Moving forward in the wake of the Squirrel Hill shooting


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It hasn’t been easy trying to start this article. I must have written pages of introductions but no matter how they start they all end the same, with bullets perpetually ripping through the hearts of every Jewish community.

On Oct. 27, 2018 as Rabbi Jeffrey Meyers spoke to his congregation, with the light of God on his lips, a man with darkness in his soul and evil in his heart began to shoot into the congregation. 

By the time the authorities had arrived, the shooter had killed 11 people and had injured six others. 

Why? Because they were Jews. They were guilty of nothing else other than being true to themselves. 

However, as the gunman (whom I will not dignify with a name) sits in custody, the real question is what happens now? How do we patch the wounds in us all?

 As a Jew who’s lived in Squirrel Hill, this is truly something that hits very close to home, and it should for everyone simply because we’re human. We share the same earth, lie under the same stars and breathe the same air. 

Yet somehow, this numbing divide of virtual space distances us from the ability to mourn with one another: to be able to capture the darkness and transform it into something other than a post on Facebook.

 And though the sentiment is incredible, in today’s darkening world we need action, because what happens next is our choice.

To me, the choice is clear; in the face of darkness, light a fire by spreading acts of goodness and kindness. 

Utilize the unique qualities in every single one of us, be proud of our differences, because only through them can we add to this world.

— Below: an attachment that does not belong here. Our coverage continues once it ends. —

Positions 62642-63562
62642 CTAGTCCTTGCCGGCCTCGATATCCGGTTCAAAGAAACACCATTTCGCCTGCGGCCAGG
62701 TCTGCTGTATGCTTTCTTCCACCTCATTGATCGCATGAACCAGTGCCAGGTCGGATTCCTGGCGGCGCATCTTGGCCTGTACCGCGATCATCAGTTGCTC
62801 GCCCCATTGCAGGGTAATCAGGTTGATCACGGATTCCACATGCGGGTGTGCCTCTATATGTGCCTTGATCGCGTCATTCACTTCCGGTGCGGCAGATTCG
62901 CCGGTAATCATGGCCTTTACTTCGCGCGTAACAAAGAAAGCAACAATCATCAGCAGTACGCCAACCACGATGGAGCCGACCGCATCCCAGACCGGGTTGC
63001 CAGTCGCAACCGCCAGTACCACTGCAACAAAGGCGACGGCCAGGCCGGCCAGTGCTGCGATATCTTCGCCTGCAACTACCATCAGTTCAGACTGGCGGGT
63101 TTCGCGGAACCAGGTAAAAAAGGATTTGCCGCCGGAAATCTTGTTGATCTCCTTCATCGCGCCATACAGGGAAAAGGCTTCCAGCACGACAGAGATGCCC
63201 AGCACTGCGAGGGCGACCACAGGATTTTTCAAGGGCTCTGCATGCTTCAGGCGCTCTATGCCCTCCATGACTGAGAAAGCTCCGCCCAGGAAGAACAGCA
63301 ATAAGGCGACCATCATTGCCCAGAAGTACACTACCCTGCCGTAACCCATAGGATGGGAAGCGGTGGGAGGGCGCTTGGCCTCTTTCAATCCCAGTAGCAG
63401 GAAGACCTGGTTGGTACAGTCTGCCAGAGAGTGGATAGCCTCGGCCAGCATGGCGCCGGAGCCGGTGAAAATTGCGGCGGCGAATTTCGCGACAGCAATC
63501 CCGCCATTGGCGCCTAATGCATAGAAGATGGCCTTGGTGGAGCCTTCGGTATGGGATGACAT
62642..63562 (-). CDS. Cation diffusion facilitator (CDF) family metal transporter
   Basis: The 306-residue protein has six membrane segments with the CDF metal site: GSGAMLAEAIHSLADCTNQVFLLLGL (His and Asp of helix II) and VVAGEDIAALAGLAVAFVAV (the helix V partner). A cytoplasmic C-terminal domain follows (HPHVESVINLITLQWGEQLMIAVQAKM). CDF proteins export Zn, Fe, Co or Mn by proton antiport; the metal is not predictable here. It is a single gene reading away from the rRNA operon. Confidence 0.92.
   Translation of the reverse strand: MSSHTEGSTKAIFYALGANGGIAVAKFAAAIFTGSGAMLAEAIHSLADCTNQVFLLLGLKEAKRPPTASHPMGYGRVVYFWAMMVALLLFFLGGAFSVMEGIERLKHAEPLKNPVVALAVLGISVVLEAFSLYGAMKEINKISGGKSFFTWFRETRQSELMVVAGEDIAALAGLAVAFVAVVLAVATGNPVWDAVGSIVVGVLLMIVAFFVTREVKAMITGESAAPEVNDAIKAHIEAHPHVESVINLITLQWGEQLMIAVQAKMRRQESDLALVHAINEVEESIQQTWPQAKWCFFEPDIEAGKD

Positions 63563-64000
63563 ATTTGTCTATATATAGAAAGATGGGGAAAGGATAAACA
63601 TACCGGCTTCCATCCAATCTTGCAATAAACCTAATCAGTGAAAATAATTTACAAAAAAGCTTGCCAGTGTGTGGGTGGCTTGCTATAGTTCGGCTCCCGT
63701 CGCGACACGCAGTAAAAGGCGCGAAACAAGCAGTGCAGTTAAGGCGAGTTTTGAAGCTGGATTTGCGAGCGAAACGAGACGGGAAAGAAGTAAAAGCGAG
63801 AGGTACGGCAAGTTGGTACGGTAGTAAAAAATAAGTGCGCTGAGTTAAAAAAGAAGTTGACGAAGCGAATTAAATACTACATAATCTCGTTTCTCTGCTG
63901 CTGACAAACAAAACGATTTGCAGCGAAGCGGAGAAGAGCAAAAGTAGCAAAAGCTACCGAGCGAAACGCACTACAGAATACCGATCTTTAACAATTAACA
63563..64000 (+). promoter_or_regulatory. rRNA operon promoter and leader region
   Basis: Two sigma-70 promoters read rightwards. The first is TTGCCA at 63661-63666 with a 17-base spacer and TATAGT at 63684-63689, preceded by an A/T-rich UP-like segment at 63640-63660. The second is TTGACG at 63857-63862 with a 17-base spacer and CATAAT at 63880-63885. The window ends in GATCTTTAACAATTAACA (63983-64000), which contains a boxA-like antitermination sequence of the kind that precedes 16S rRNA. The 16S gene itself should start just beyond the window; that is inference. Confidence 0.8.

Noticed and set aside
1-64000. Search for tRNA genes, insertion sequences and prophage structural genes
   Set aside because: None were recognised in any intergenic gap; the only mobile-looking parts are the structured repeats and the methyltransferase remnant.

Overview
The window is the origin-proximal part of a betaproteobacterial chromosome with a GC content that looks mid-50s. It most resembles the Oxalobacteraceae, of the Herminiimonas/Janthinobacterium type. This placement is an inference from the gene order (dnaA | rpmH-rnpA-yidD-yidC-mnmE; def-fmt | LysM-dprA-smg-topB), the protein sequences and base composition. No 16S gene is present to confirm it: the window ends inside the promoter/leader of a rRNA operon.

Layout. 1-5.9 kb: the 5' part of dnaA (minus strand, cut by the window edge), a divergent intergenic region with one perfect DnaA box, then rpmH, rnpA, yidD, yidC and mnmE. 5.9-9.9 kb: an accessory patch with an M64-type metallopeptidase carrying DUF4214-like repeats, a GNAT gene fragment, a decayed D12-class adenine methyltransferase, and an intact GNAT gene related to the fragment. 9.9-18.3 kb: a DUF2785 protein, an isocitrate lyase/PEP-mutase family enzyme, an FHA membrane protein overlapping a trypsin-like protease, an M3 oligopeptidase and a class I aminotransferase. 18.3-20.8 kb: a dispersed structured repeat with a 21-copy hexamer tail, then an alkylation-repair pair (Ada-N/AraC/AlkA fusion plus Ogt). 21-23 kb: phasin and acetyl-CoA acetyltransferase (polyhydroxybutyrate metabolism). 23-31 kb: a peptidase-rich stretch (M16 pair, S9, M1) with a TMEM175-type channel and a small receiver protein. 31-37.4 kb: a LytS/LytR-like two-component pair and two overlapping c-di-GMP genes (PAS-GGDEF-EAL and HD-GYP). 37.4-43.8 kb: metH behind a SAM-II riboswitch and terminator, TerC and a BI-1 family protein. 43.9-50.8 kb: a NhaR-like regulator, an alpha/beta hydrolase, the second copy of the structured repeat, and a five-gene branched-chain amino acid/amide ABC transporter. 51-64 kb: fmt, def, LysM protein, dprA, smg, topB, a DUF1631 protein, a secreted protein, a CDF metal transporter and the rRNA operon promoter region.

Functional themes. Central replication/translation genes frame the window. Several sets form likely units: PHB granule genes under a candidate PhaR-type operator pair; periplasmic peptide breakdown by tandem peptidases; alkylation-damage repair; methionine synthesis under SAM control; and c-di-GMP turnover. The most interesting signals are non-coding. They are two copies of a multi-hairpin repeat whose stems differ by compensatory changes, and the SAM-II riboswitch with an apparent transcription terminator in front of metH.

We each have the potential to move mountains. I mean we’ve almost made it to Mars—how crazy would it be to open the door for someone, give charity or simply smile at someone? 

This tragedy cannot simply be forgotten, so in memory and for life, we cannot sit for hatred and bigotry. So let’s stand for love and kindness and make the world brighter every day.

There’s a quote by Maimonides that says: “One should see the world and see himself as a scale with an equal balance of good and evil. When he does one good deed the scale is tipped to the good — he and the world is saved. When he does one evil deed the scale is tipped to the bad — he and the world are destroyed.”

Every day we have the ability to save the world by adding something from ourselves to it. In this way we start repairing the world, and as such, the victims of this attack will be able to live on in every act of kindness we achieve.

We all must be proud of who we are and wear our differences (in my case, a Kippah) with pride regardless of anti-Semitism, racism, islamophobia, and so on; because it’s by the very notion that we have different roles in life that allow us to truly live and love each other, by helping one another. 

This tragedy cannot simply be forgotten, so in memory and for life, we cannot sit for hatred and bigotry. So let’s stand for love and kindness and make the world brighter every day. 

Thus, by spreading morality and having a responsibility to one another, we can stop the next shooter, not by our sword but by their will. 

As a final note, while it is easy to become depressed and dejected from events like these, and justifiably so, there is a time for mourning and a time for action. 

As such, I want to say to every Jew, that while this is definitely an attack on the Jewish people as a whole, and one might feel hurt and scared to be Jewish: by standing strong and proud as a Jew in light of these events means the attacker has failed. It means that as a nation the light shines bright, and no matter what we stand together proud of our heritage and with the promise that when we said “never again” we meant it. 

So stand proud of who you are for those who died because of who they were.

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